10 Energy Saving Tips for the Green-Minded
Living a more sustainable lifestyle requires small, but significant, changes. Creating more energy-efficient home spaces is the first step in reducing your carbon footprint. Saving energy at home doesn’t require drastic changes to your lifestyle, though. Making simple adjustments to your current situation can have a huge impact on the environment.
Here are some tips on how to save energy and money at home:
1. Passive Solar
Passive solar utilizes heat generated from the sun to warm an interior space without any mechanization. South-facing windows and skylights are examples of passive solar techniques.
Depending on the orientation of your house, try to conserve heat in sunny rooms during the winter months and keep the blinds closed during the summer. Maximize the available natural sunlight, especially in transition areas like garages, between outdoor and indoor living spaces.
2. LED Lighting
Saving energy and money can be as easy as switching a lightbulb. LED lights are not only much more energy-efficient than incandescent bulbs, but they also last longer and are more cost-effective over their lifetime.
3. Green-Rated Appliances
Look for green certifications such as ENERGY STAR® when it’s time to buy new appliances. While it may be hard to invest a little more upfront, the money you save from buying a more efficient machine will pay for itself in no time.
4. Wash Using Cold Water
Some 75% of the energy required to do a load of laundry is spent heating the water. By washing using cold water, you not only save energy, but you also prolong the life of your clothing. Washing on cold is also gentler on your clothes and less likely to cause colors to fade.
5. Limit Electronics
Cut down on the number of electronics you “must” have. Only plug in equipment as you need it to ensure you aren’t wasting electricity. If you charge your smartphone at night, try doing so after dinner and unplugging it before you go to bed. Most phones only need an hour or two to charge completely.
6. Upgrade Windows
Poorly sealed windows are one of the most common ways you’ll lose valuable energy. Replacing windows with more energy-efficient models or re-sealing current panes can have a major impact on your utility bills.
7. Plant Trees
Trees are nature’s powerhouses when it comes to saving energy. Planting trees and shrubs around your house can absorb heat in the summer, provide shade on hot days and also store heat in the winter.
8. Green Roofs
Most roofs are made of asphalt shingles, which are inexpensive but have a substantial carbon footprint. They may be cheap, but they need a considerable amount of maintenance and repairing them can be costly.
Depending on your climate, utilizing a green roof can reduce the cost of utility bills by reducing the impact of direct solar heat from the sun. Even adding a green roof to your garage or sunroom roof can have a significant impact.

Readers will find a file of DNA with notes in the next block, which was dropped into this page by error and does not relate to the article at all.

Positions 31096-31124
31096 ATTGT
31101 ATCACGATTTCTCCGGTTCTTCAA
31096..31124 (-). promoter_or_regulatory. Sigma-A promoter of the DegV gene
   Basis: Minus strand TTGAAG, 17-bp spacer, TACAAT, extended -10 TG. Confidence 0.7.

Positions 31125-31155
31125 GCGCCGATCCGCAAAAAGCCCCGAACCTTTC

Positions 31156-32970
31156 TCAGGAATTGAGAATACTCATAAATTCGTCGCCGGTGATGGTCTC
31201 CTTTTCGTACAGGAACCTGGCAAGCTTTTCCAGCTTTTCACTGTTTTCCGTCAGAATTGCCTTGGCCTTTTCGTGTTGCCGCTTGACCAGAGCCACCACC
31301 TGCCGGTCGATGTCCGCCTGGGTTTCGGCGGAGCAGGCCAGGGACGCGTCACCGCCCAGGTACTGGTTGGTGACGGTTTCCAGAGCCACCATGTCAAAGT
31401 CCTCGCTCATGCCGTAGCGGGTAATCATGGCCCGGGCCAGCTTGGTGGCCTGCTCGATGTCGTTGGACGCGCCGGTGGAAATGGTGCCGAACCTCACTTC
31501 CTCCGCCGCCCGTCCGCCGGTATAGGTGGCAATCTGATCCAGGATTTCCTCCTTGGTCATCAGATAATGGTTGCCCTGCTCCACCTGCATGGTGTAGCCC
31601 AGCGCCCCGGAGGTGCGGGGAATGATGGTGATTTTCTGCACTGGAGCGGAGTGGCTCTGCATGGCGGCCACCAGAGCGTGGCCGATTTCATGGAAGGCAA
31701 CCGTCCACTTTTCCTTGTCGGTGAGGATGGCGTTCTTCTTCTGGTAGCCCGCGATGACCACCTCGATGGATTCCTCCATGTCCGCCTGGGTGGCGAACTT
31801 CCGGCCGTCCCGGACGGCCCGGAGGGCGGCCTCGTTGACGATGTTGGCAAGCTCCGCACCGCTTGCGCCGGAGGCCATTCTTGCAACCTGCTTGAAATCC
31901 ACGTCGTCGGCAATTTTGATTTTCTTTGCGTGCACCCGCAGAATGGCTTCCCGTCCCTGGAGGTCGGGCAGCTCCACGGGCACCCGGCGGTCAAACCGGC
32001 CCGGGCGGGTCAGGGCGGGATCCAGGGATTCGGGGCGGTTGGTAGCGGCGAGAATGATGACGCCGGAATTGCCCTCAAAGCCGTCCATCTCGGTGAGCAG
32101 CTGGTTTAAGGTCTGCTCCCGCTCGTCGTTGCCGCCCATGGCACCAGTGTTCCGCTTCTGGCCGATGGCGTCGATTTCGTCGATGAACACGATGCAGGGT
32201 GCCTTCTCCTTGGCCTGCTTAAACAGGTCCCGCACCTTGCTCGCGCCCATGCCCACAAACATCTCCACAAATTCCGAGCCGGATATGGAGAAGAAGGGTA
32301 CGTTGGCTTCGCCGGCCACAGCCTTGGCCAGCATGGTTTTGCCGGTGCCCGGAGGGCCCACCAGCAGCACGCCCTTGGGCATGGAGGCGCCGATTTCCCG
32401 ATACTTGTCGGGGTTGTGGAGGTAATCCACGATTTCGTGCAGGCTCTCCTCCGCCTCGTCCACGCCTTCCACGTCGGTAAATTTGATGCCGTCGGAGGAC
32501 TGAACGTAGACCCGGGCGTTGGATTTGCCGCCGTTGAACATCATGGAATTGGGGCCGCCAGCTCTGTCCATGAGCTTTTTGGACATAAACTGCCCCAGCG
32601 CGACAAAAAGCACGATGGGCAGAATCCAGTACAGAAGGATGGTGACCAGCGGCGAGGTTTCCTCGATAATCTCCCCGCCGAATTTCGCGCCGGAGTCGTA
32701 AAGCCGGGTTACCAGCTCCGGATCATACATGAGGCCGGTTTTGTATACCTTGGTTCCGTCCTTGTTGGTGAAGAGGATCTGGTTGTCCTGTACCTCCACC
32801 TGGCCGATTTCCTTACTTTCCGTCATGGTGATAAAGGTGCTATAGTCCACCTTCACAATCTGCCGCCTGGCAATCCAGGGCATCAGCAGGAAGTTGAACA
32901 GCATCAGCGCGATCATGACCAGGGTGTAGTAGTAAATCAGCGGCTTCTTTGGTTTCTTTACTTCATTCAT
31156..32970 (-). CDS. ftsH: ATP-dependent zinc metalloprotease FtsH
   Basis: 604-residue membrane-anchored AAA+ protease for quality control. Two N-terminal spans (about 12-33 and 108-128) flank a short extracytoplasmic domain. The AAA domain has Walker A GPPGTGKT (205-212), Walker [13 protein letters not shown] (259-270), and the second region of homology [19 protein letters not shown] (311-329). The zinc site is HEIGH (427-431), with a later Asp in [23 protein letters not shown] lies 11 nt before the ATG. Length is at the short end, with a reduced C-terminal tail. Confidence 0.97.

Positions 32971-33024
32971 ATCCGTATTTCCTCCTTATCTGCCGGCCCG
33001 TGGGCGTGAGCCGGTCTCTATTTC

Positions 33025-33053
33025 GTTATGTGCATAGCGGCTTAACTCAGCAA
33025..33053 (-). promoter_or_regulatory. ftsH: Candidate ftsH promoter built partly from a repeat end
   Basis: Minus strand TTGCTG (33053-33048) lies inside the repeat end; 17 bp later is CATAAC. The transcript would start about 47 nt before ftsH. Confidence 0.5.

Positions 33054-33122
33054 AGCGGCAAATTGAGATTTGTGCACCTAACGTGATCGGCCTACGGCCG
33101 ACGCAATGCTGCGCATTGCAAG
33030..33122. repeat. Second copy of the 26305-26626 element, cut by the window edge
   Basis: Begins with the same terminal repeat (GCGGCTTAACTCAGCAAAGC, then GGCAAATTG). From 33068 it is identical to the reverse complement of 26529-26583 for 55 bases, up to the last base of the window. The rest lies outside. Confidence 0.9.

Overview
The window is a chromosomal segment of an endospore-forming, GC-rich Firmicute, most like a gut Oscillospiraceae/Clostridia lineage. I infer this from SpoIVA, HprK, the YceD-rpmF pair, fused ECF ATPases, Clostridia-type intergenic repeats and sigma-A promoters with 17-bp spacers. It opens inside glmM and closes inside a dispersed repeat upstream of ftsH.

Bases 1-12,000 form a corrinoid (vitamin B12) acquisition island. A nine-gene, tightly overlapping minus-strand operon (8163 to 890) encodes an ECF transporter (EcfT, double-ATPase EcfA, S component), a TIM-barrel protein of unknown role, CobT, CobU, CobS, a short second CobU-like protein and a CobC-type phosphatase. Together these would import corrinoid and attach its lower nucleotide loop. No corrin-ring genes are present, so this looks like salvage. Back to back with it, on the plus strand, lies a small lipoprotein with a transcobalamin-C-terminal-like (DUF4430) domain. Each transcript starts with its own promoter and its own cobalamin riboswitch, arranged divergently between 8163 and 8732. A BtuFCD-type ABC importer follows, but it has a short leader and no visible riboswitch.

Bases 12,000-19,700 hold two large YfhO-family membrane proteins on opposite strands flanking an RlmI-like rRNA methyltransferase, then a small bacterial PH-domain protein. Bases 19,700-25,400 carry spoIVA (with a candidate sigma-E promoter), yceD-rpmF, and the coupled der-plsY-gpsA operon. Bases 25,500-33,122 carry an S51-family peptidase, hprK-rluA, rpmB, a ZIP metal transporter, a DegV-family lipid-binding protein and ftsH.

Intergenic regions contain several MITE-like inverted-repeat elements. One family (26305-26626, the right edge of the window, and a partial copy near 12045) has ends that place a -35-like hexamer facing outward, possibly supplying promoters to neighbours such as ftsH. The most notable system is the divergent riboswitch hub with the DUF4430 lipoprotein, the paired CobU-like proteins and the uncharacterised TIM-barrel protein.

9. Change HVAC Filters
Most people don’t change their HVAC filters as often as they should. Dirty filters require more energy, costing you more money to circulate polluted air. According to the U.S. Department of Energy, clean filters reduce energy consumption by 15%. Make sure to check your filters regularly and replace them when necessary.
Emissions from dryer vents can be toxic. Unless you live in a particularly rainy climate, air-drying your clothes can be a huge benefit. Not only do you save money on electricity, but air-drying is also gentler on your clothes and the planet. Hanging clothes on an old-fashioned clothesline or building a drying rack are simple solutions you can use to save money and energy.
Being Green and Saving Green
Implementing energy-saving designs and techniques not only saves the environment, but it also saves money. From updating lightbulbs to changing HVAC filters, maintaining a green home cuts down on your environmental footprint and your monthly utility bills.
Oh, yes, switching to LEDs is one of the best home improvements that help to save a tidy sum on utility bills. If you translate it into numbers, compared to conventional incandescent lights, LEDs can live up to 25 times longer and consume up to 90% less energy.
With LED lights in your bedroom, living room, kitchen, and every room in between, you can cut at least $225 per year in energy costs.
Yes, window replacement can contribute to reducing energy consumption. After all, air leaks from bad quality windows can account for 25% of the home’s energy bill. In areas with extreme temperatures in winter and summer, weather resistant windows can be an excellent solution.
Thanks for mentioning air conditioner filter replacement! Not only do clogges filters make the system work harder and consume more energy but it also causes poor indoor air quality, which terribly affect our health. Health effects associated with indoor air pollutants include: respiratory diseases, headaches, dizziness, heart diseases, and cancer.